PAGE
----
The male sex hormone keeps immune cells in mice lungs from revving up an allergic reaction
Testosterone may tamp down asthma caused by inhaling pollen, dust or other airborne allergens. That’s partly why more women suffer from the lung disease than men, new research suggests.
The male sex hormone acts on a group of immune cells that are part of the first line of the body’s defense against invaders. These cells are thought to kick-start inflammation in the lungs, which causes airways to narrow during an asthma attack. In mice exposed to an allergen, testosterone reduced the inflammatory response, researchers report in the Nov. 28 Cell Reports.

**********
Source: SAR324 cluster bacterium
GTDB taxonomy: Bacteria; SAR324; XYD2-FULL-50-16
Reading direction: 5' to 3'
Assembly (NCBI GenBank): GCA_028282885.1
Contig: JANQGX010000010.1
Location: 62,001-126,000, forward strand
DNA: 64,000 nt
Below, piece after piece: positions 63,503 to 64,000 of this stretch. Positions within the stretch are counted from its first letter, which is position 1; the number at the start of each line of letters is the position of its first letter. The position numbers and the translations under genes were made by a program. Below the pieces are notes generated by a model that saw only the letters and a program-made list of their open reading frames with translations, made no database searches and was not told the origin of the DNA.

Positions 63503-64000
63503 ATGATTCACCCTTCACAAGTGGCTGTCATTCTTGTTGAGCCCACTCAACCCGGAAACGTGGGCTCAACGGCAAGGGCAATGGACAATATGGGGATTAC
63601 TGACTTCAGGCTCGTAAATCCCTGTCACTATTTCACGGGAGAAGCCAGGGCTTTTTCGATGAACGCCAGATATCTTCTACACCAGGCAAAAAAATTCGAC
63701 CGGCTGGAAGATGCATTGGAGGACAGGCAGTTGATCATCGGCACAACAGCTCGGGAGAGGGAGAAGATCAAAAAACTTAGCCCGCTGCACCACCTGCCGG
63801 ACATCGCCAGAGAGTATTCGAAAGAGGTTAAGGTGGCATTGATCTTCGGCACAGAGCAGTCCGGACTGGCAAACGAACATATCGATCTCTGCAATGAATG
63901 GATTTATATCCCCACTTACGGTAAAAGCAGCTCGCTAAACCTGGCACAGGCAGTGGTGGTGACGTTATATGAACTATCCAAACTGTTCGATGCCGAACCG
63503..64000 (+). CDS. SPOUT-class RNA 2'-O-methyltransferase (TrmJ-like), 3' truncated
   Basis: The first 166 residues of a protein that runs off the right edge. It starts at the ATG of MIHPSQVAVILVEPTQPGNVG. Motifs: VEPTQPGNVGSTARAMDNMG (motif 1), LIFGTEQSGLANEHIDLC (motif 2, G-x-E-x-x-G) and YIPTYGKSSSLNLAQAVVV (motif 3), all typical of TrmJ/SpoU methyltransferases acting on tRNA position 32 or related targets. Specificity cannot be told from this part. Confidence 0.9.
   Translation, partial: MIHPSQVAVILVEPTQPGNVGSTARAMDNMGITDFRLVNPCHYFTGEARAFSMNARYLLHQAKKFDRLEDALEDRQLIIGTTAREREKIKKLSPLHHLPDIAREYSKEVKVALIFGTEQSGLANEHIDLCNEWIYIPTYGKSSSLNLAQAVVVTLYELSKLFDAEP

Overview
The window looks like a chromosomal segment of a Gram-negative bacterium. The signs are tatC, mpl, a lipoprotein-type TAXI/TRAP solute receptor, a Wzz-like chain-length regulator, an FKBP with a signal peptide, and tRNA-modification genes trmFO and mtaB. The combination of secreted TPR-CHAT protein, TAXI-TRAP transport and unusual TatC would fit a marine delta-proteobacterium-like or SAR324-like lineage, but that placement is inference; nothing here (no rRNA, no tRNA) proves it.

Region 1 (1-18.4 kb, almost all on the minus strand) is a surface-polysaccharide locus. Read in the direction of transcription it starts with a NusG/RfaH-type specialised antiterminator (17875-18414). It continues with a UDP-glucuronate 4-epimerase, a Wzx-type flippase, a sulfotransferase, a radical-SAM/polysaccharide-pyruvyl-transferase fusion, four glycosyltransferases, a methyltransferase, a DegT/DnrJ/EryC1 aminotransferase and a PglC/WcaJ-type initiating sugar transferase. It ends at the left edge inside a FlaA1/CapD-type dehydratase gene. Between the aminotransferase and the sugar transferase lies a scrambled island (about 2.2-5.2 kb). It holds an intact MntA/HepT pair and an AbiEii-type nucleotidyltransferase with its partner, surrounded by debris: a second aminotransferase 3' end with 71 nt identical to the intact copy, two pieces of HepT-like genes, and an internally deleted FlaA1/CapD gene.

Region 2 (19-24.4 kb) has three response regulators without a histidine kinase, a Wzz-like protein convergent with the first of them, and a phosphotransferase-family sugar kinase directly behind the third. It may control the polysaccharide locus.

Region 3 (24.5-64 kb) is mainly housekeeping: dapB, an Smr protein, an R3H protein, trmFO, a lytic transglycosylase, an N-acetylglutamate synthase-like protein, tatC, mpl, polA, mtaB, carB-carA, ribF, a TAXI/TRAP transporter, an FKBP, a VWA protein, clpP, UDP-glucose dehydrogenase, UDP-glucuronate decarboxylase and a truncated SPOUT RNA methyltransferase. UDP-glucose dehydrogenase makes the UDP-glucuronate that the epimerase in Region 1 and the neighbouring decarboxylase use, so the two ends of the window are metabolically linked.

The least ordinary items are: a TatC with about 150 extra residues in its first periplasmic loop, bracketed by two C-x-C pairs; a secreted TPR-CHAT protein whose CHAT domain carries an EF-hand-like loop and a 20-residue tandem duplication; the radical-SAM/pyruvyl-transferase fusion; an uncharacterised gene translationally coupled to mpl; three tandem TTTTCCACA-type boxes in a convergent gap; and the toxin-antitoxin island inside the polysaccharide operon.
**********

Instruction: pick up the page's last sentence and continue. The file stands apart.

“How male and female sex hormones can affect the immune system is important for understanding the molecular and cellular basis of sex differences in diseases like asthma,” says Nicola Heller, an immunologist at Johns Hopkins University School of Medicine not involved in the study. Such findings may lead to new